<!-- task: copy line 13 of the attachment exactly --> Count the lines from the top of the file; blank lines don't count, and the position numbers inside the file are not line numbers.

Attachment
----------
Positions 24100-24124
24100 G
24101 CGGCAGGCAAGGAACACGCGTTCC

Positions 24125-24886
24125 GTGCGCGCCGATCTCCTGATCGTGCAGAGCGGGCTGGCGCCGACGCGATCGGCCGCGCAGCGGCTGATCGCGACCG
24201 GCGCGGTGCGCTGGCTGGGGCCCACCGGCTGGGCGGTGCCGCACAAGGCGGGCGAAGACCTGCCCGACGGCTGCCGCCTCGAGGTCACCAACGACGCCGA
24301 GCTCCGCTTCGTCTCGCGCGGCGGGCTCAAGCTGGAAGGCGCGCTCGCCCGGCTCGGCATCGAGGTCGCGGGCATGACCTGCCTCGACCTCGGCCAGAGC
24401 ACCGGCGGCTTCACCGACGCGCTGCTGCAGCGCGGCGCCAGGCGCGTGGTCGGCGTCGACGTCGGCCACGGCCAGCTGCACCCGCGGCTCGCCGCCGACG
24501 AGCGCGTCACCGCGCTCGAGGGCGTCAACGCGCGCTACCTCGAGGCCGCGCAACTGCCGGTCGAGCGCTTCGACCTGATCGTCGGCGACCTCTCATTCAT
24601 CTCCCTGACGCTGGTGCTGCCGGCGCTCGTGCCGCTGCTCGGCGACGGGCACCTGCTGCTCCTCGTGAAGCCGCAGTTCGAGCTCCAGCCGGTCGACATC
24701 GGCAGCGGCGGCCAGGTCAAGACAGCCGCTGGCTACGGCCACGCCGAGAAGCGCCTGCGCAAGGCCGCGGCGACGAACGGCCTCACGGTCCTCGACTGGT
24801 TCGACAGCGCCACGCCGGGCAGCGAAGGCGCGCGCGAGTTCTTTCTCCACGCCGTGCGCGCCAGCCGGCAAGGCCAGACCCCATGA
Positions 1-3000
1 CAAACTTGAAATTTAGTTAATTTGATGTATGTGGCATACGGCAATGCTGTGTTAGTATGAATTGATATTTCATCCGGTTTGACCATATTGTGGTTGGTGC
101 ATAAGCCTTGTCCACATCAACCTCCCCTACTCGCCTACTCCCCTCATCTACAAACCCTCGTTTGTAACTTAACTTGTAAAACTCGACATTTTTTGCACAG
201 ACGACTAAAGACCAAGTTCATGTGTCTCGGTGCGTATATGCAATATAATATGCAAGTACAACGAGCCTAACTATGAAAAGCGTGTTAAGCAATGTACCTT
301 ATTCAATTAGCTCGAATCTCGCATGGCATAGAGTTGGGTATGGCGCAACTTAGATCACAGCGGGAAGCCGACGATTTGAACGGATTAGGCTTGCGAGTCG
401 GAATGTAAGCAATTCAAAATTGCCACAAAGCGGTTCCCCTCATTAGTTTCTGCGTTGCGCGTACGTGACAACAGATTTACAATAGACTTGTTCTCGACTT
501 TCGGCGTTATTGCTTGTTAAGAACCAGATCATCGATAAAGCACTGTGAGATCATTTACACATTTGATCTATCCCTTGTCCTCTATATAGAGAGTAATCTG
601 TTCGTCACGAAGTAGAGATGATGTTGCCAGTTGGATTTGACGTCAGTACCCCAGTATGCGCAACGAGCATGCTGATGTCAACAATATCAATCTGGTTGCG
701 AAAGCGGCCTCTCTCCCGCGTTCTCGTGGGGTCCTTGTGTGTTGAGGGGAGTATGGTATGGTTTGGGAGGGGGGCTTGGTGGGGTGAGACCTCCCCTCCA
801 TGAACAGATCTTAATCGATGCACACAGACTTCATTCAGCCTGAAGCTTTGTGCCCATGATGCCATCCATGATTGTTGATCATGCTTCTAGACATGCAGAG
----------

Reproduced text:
Positions 1-3000